16 Odd Food and Drink Laws From Around the World
June 26, 2015
How many of these gustatory prohibitions have you accidentally violated?
16 Odd Food and Drink Laws From Around the World
Saparmurat Niyazov, once the dictator of Turkmenistan, was known for enacting laws based on his whims, such as demanding that the word for “bread” be changed to “Gurbansoltan,” the name of his late mother. Niyazov died in 2006, but his bread law is far from the only odd food- or drink-related statute to be passed. Here are 17 food and drink laws from around the world that will certainly make you raise an eyebrow or two.
Be Careful of How You Crush Your Beer Cans in Australia
Next time you’re out in Western Australia, remember that crushing a can of beer between your breasts, should you wish to do so, can land you in jail. No, this isn’t a joke. A bartender (or barmaid, as they say in Australia) was arrested, tried, and fined for flaunting her crushing talent.
Beer and Seek
Nigeria has a law that makes imported beer illegal. So does that mean it’s illegal to drink in Nigeria? Not exactly. It’s OK to purchase and drink local beer if you can find it, as long as you’re 21. This is not the case in some religious Northern states, where alcohol consumption is strictly prohibited, yet secret drinking dens thrive.
Beware the Brussels Sprouts
Wikimedia Commons / ThorPorre
This is a bit worse than those childhood standoffs when we weren’t allowed leave the dinner table without finishing our Brussels sprouts. In Belgium, it is perfectly legal to throw Brussels sprouts at tourists — so don’t offend the locals unless you’re prepared to accept your just (albeit bitter) desserts.
Caught a Sturgeon? Hand It Over
Every sturgeon, whale, dolphin, and porpoise caught off the coast of the United Kingdom is the official property of the Queen, according to a law enacted during the reign of Edward II that never quite got repealed. Seriously. Guess what happened to a rare sturgeon caught by two Welsh boys? Off to the royal palace.
Do as the Locals Do
Shutterstock / FreeBirdPhotos
This one isn’t exactly a “wacky” law, but it is one that foreigners may be unprepared to abide by. In 2011, Dubai’s Foreign Office decreed that tourists holidaying in the UAE during Ramadan should be considerate of local laws and customs, which means no eating or drinking during the day. Luckily for tourists, this rule only applies in public places. While tourists who might not know the law are usually given a pass, Muslims, from home or abroad, could go to jail.
Don’t Feed the Birds
Shutterstock / Cosmin Coita
Sitting on a bench and tossing bread crumbs to all the little birds that gather at your feet can be one of the great pleasures of city life. Try doing this in San Francisco, however, and you’re likely to get slapped with a fine. That’s right. It’s illegal to feed pigeons on the streets or sidewalks of the city.
I Can Believe It’s Not Butter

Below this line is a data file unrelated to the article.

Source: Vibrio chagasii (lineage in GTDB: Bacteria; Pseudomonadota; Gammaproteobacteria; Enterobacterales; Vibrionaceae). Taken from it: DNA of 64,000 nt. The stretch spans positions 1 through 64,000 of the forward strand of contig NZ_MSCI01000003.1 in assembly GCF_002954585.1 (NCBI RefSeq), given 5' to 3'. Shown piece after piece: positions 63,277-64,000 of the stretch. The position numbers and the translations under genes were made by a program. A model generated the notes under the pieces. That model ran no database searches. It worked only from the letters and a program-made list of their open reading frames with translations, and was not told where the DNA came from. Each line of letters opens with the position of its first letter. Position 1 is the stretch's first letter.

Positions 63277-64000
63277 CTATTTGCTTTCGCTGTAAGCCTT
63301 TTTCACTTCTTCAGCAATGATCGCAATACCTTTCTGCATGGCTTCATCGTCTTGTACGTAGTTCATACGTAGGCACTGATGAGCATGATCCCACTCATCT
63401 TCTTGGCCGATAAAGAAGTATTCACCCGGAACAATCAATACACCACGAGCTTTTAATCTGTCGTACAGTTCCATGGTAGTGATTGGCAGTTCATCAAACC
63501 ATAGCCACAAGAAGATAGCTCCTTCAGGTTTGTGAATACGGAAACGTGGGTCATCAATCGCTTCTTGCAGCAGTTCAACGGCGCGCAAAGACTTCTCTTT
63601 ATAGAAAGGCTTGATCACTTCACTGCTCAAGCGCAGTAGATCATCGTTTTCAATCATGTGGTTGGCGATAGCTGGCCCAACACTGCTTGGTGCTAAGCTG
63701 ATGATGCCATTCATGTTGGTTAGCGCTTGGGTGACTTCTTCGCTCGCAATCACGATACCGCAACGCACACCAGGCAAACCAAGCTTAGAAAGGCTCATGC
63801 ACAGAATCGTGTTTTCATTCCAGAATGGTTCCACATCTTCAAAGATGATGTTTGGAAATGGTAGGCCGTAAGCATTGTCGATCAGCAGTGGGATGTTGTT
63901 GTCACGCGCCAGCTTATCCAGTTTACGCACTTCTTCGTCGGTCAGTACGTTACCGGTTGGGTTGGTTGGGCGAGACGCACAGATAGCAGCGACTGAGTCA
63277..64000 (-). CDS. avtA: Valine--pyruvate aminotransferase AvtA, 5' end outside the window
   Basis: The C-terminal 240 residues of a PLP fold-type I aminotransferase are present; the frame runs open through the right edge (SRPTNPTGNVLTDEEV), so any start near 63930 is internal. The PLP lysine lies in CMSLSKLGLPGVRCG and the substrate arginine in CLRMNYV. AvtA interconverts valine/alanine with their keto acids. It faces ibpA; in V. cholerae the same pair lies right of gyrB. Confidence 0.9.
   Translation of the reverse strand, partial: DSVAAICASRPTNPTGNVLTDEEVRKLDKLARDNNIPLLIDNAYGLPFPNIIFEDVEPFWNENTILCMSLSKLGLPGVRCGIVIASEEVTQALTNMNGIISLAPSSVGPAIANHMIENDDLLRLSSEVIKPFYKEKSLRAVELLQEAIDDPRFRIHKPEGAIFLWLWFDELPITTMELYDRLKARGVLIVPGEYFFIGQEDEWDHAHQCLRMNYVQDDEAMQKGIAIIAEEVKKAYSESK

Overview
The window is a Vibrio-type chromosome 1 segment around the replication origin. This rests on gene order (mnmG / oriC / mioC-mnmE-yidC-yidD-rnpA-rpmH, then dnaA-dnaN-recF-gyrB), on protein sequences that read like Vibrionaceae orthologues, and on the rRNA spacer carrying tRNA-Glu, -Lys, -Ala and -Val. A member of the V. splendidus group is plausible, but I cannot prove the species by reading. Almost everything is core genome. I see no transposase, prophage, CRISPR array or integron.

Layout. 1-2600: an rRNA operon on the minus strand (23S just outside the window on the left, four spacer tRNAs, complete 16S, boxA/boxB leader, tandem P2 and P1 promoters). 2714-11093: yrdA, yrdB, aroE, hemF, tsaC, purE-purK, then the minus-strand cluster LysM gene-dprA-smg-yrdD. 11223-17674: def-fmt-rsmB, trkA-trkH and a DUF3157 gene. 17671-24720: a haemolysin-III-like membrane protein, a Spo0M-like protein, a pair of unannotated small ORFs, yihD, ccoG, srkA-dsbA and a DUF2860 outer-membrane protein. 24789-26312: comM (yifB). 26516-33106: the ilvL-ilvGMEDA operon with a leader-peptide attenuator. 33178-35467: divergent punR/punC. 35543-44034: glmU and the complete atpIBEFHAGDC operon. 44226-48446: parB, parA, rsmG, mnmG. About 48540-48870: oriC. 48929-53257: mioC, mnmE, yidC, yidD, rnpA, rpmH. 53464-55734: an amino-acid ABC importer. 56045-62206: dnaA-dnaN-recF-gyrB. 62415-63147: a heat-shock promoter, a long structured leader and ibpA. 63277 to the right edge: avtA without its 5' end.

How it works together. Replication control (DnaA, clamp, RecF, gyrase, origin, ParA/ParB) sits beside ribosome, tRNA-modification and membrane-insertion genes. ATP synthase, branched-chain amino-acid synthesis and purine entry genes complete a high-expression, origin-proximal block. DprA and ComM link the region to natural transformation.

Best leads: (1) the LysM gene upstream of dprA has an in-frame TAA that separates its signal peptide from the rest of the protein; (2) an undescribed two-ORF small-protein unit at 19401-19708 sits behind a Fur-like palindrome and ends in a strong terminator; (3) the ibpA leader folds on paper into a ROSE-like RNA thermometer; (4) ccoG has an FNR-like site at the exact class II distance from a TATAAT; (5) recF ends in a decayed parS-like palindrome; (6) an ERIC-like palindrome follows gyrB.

In Wisconsin, the serving of margarine in place of butter in public is illegal. Unless specifically requested, it cannot be placed at tables in restaurants, either.
Keeping Cows Safe
Scotland has made sure its legal priorities are as straight as a Scott’s vision after a night at the pub. A law in this country says that a drunken man cannot be in possession of a cow. How obvious is that one?
A Moose Would Make for a Bad Beer Pong Buddy
Wikimedia Commons / Malene Thyssen
There are some glaringly obvious reasons why you wouldn’t want a moose on your team during a beer pong tournament, but it’s actually written law in Alaska that giving beer to a moose is illegal, according to the book The Field Guide to Drinking in America.
No Ketchup for You
Shutterstock / BW Folsom
In October 2011, France banned the use of ketchup in its schools. It seems that authorities in France saw ketchup as a threat to all things French and a form of American cultural hegemony at its worst (or tastiest?). “We have to ensure that children become familiar with French recipes so that they can hand them down to the following generation,” said Christophe Hebert, chairman of the National Association of Directors of Collective Restaurants and the person behind the ban.
No Watermelons Here
There is no better way to cool off from the hot summer sun than to bite into a juicy and refreshing watermelon, but don’t expect that kind of reprieve in Rio Claro, Brazil. Why? Because watermelon is prohibited, of course. Did you even have to ask?
Snack Wisely in Italy
Shutterstock / Guzel Studio
Planning on enjoying some gelato in le piazze, or squares, around Florence on your next vacation? Well, make sure you’re not breaking any laws in the process. It is against the law to eat and drink near public buildings and main churches. Better think twice before plopping down with a cone of stracciatella on those picturesque church steps.
Surprise Pizza? No Thanks
Shutterstock / Africa Studio
In Louisiana, you can be fined $500 if you instruct a delivery person to deliver food (“goods or services”) to somebody else’s house without them knowing.
Swallow That Gum or Get a Fine
Did you know that chewing gum on Singapore’s MRT (Mass Rapid Transit) could land you with a hefty fine? The sale and chewing of gum in Singapore has been illegal for more than 20 years, but in 2004 the law changed, and citizens can now chew doctor-prescribed gum.
Your Most Expensive Piece of Gum
Littering is something we shouldn’t make a habit of, but every so often we are all guilty of spitting out our gum on the sidewalk. (It loses flavor, people!) Try doing that in Thailand and you’ll be faced with a fine of $600 or more — and you could go to jail if you don’t pay it. Maybe Singapore has the right idea in banning it altogether.